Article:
In the West, unusually cool weather prevails in California, while monsoon shower activity has temporarily subsided in the Four Corners States. Farther north, isolated showers are developing across the interior Northwest, although conditions remain generally conducive for the ignition or spreading of wildfires.
On the Plains, flash flooding remains a threat in portions of northern Oklahoma and south-central and southeastern Kansas. Elsewhere, showers are causing minor fieldwork disruptions on the northern Plains, while hot weather across much of Texas is maintaining stress on rangeland, pastures, and rain-fed summer crops.
In the Corn Belt, most areas are experiencing cool, dry weather. Near- to below-normal temperatures remain ideal for corn and soybeans, although a broad area centered on Iowa needs rain to stabilize crop prospects. Among Midwestern States, Missouri (20%) and Iowa (17%) had the greatest percentage of corn rated in very poor to poor condition on August 4.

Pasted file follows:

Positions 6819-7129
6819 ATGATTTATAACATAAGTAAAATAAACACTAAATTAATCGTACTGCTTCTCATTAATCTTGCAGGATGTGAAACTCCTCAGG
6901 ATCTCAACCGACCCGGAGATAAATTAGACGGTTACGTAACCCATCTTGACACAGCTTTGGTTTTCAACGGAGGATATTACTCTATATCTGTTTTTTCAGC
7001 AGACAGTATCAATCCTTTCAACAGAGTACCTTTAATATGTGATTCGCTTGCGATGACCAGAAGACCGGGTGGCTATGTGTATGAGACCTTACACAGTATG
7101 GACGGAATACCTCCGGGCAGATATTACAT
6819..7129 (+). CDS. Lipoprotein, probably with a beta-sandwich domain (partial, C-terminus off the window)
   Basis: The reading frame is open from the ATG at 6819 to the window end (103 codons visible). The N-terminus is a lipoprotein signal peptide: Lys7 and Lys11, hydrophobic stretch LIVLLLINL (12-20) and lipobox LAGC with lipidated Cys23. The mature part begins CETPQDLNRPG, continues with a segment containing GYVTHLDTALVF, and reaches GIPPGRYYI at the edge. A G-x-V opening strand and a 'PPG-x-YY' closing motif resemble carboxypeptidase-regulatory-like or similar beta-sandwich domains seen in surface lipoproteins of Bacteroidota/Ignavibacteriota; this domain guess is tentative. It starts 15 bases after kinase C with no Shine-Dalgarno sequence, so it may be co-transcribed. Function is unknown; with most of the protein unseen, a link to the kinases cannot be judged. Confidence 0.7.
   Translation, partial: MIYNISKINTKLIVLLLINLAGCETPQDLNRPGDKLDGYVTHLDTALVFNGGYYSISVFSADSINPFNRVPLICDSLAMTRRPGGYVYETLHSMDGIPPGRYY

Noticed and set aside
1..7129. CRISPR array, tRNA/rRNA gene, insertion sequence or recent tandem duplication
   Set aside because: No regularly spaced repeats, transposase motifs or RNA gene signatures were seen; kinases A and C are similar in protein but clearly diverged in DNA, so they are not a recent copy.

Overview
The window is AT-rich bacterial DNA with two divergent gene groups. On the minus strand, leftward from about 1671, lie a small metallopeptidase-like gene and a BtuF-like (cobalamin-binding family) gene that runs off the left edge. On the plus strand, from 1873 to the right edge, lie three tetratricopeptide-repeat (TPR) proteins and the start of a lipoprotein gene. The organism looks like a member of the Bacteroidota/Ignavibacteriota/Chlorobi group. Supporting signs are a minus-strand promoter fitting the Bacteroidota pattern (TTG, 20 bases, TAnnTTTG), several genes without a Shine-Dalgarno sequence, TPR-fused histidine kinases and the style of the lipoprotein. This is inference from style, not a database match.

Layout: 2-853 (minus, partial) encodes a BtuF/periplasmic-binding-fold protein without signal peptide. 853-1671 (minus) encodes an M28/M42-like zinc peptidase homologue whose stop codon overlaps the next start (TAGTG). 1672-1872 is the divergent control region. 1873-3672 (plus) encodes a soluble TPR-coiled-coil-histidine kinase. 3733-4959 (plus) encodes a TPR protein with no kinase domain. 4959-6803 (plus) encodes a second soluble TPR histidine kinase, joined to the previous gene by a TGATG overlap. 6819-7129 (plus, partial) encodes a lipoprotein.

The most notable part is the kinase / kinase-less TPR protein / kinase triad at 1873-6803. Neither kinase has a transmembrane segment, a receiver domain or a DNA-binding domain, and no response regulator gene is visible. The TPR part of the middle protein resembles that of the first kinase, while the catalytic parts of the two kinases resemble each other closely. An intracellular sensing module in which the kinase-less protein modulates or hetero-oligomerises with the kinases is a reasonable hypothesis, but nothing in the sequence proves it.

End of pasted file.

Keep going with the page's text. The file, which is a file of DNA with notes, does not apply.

In the South, portions of the Ozark Plateau remain at risk for additional flooding, as rain returns to the region. In contrast, hot, mostly dry weather prevails from the western Gulf Coast region into the Southeast.
Outlook: Today will be the final day of potential heavy rain from the central Plains into the Mid-Atlantic and Northeastern States. During the weekend, heavier shower activity will shift into the Southeast. Five-day rainfall totals could reach 1 to 3 inches from the Mid-South into the Southeast. During the first half of next week, cool, mostly dry weather will dominate the Midwest and Northeast, while hot conditions will persist across the Deep South and interior Northwest. The NWS 6- to 10-day outlook for August 14-18 calls for above-normal precipitation across the Plains, Mid-South, and Southeast, while drier-than-normal weather will prevail in the Rio Grande Valley, Southwest, and from the Great Lakes region into New England. Meanwhile, above-normal temperatures across the Deep South and much of the West will contrast